For this to work, I want an automated way of initializing the DB as a replica set. Tutorials I've found rely on either execing into the container and running rs.initiate() from mongosh (or similar approaches), which is manual work I want to avoid. Or they use hacks like wait-for-it.sh as here.

            I feel there must be a better solution, based somehow on the paragraph "Initializing a fresh instance", from the docs.

            It describes that

            When a container is started for the first time it will execute files with extensions .sh and .js that are found in /docker-entrypoint-initdb.d.

            When exactly in the container lifecycle does that happen? After the container is initialized? Or after the DB is ready? Because this seems to be the perfect place for this initialization logic, which runs flawlessly when executed manually, from within the container.

            However, placing



            Answered 2022-Feb-16 at 08:14

            I just made it work with a wild experiment. Means I simply left out the config in my call to rs.initiate(), from the JS script. For some reason, the script then runs successfully and change streams become available to my NodeJS backend.

            I will post everything that's needed to run a MongoDB docker with change streams enabled:

            Source https://stackoverflow.com/questions/71126404


            Spring Boot container won't connect to MySQL
            Asked 2022-Feb-13 at 19:59

            I want to connect my Spring Boot container with my database container. I can connect with a db app like db beaver.

            Here is my setup:




            Answered 2022-Feb-13 at 19:59

            Try adding a network and environments so that containers can communicate,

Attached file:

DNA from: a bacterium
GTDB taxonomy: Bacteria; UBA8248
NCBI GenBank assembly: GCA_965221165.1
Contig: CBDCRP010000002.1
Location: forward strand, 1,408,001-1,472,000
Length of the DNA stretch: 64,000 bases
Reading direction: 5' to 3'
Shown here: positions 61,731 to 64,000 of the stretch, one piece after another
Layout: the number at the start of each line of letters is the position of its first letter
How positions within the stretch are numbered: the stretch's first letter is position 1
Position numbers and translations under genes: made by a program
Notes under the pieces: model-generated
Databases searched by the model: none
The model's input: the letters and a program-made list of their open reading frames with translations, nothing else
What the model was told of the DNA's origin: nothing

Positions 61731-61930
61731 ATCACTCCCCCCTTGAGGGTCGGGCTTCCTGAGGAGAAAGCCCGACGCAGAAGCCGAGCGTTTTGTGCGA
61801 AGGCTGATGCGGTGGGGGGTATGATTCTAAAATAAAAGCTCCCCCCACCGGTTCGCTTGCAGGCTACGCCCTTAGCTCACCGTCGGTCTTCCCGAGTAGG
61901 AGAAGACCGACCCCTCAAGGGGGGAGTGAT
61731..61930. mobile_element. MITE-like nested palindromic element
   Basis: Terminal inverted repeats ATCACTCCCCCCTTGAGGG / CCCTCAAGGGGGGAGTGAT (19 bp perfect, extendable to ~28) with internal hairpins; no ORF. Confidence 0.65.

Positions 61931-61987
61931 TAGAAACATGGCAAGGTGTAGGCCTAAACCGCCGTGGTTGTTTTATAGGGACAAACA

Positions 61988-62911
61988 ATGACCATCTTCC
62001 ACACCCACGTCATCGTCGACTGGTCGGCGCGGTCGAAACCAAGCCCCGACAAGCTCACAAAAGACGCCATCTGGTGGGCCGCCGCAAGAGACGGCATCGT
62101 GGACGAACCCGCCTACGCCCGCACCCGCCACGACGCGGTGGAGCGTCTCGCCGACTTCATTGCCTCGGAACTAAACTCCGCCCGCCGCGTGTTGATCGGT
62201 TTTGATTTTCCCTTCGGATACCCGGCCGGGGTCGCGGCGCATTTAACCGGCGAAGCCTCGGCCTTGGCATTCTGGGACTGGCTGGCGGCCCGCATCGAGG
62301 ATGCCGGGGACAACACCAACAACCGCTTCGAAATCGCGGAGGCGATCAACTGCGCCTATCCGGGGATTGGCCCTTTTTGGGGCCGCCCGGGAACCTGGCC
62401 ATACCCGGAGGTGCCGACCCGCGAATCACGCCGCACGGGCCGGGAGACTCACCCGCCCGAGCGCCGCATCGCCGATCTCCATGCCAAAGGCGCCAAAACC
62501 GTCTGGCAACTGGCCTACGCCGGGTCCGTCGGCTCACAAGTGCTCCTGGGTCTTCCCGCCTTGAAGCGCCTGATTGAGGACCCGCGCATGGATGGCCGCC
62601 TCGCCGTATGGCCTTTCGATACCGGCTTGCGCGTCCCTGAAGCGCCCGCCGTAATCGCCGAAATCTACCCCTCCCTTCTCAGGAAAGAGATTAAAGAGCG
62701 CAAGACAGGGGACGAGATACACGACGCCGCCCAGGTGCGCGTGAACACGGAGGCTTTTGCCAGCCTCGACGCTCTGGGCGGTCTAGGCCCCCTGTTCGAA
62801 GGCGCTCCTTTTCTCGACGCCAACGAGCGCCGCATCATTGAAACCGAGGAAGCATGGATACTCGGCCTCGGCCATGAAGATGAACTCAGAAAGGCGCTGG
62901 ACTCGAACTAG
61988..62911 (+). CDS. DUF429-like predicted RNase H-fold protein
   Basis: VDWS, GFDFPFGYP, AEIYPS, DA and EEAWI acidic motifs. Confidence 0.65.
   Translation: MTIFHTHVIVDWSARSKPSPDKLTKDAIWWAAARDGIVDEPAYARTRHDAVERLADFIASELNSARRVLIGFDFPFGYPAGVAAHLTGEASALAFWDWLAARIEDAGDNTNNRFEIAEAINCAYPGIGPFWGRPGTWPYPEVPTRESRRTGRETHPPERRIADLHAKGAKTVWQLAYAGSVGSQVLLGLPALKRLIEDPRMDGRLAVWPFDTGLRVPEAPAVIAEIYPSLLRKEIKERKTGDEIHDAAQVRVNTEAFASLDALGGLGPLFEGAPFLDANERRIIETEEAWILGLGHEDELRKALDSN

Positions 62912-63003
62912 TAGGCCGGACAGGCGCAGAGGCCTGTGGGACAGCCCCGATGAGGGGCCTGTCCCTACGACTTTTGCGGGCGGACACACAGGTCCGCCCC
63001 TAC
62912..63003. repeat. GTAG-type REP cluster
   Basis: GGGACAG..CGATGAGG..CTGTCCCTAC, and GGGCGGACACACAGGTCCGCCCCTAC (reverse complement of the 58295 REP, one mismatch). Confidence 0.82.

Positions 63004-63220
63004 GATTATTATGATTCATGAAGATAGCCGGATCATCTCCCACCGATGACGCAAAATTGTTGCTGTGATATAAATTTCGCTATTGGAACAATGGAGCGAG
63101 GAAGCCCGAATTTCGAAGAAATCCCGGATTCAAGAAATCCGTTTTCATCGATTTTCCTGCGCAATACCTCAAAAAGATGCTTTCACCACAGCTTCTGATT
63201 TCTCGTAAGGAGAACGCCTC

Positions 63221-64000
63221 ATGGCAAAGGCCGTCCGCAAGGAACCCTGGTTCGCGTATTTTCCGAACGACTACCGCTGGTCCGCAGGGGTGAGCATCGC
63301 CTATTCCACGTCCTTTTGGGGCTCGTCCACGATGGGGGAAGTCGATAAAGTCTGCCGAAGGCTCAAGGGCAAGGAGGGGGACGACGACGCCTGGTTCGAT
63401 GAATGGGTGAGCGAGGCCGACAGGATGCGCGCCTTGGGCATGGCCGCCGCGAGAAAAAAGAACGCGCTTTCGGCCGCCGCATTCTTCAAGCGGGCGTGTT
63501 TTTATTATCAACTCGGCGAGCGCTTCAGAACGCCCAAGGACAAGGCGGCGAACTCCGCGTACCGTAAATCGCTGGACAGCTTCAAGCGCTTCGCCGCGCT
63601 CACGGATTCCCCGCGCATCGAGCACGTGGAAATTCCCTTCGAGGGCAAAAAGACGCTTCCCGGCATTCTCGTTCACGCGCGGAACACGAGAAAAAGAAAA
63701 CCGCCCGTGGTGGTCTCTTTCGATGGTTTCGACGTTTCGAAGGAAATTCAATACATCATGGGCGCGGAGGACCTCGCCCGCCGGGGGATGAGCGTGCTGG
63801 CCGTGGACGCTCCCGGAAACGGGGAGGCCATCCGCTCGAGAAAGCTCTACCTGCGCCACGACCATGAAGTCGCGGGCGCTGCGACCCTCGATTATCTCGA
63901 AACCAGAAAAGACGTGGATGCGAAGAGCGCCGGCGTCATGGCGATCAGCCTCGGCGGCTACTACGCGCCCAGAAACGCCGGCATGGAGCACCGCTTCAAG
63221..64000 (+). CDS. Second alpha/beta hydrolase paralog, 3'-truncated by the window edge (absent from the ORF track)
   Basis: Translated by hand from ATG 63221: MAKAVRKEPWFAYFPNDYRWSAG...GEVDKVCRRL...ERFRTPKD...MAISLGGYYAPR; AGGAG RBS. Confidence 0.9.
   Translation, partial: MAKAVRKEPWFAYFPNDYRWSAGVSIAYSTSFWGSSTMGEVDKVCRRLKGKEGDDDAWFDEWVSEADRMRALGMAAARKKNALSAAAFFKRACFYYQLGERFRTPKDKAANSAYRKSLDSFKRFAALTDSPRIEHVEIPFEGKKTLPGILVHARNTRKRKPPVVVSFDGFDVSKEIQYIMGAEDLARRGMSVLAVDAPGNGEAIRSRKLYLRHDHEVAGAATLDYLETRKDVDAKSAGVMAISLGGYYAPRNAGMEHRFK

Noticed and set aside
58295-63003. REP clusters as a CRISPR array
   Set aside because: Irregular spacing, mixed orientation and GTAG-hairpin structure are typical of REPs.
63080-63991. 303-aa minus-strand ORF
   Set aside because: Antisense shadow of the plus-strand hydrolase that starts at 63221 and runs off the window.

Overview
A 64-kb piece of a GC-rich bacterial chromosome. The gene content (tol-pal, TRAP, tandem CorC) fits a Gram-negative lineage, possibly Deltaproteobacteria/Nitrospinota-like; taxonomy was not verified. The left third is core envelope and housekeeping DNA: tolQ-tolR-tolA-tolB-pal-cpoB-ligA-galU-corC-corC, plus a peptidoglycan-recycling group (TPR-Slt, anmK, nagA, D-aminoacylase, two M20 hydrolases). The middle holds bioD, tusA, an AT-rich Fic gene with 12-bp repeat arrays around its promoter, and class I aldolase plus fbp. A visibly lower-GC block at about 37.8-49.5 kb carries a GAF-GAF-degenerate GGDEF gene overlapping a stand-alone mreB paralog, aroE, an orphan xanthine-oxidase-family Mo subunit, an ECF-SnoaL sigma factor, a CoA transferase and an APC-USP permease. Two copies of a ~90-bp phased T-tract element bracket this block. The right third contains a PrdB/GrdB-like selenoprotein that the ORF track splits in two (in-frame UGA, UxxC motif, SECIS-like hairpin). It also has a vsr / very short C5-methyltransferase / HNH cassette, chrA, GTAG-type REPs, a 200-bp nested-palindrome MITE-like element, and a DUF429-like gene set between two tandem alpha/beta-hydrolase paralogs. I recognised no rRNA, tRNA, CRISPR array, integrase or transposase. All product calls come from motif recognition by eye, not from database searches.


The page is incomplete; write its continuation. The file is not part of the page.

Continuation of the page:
Source https://stackoverflow.com/questions/71096486


            How to get Puppeteer-Sharp working on an AWS Elastic Beanstalk running Docker (.NET Core 6)?
            Asked 2022-Jan-25 at 09:17

            I'm looking for an up-to-date example of how to get PuppeteerSharp running on an AWS Elastic Beanstalk instance running Docker (.NET Core 6). There are quite a few articles out there which are either outdated, poorly documented, or both. I tried installing Chrome dependencies in my Dockerfile, however, I'm not able to get it running.

            Does anyone have a working example using AWS + .NET Core 6 + Docker + Puppeteer?

            This is my current Dockerfile:



            Answered 2022-Jan-25 at 09:17

            I worked it out myself. See this GitHub issue for details.

            Source https://stackoverflow.com/questions/70752901


            Backend docker image does not wait until db becomes available
            Asked 2021-Nov-26 at 11:11

            I am trying to docker-compose up my containers, one for backend and another one for the database (postgis). If I docker-compose up db, I see db_1 | 2021-11-23 10:36:02.123 UTC [1] LOG: database system is ready to accept connections, so, it works.

            But if I docker-compose up the whole project, I get



            Answered 2021-Nov-26 at 11:11

            My problem was: if I healthcheck my db container, I also should not forget to add a condition to my depends_on like this:

            Source https://stackoverflow.com/questions/70091829


            Using depend_on with stack
            Asked 2021-Oct-15 at 00:55

            The documentation for depends_on states:

            There are several things to be aware of when using depends_on:

            • depends_on does not wait for db and redis to be “ready” before starting web - only until they have been started. If you need to wait for a service to be ready, see Controlling startup order for more on this problem and strategies for solving it.

            • The depends_on option is ignored when deploying a stack in swarm mode with a version 3 Compose file.

            So, does this mean when I'm using swarm mode and version 3 compose file to deploy it will ignore all conditions under depends_on? For example:



            Answered 2021-Oct-13 at 02:07

            Pretty correct, swarm as a orchestration will ignore the depends_on.

            But for your scenario, depends_on is really not necessary as you already have wait-for-it.sh which have better control than depends_on to assure the start order.

            You can control the order of service startup and shutdown with the depends_on option. Compose always starts and stops containers in dependency order, where dependencies are determined by depends_on, links, volumes_from, and network_mode: "service:...".

            However, for startup Compose does not wait until a container is “ready” (whatever that means for your particular application) - only until it’s running. There’s a good reason for this.

            There are limitations to this first solution. For example, it doesn’t verify when a specific service is really ready.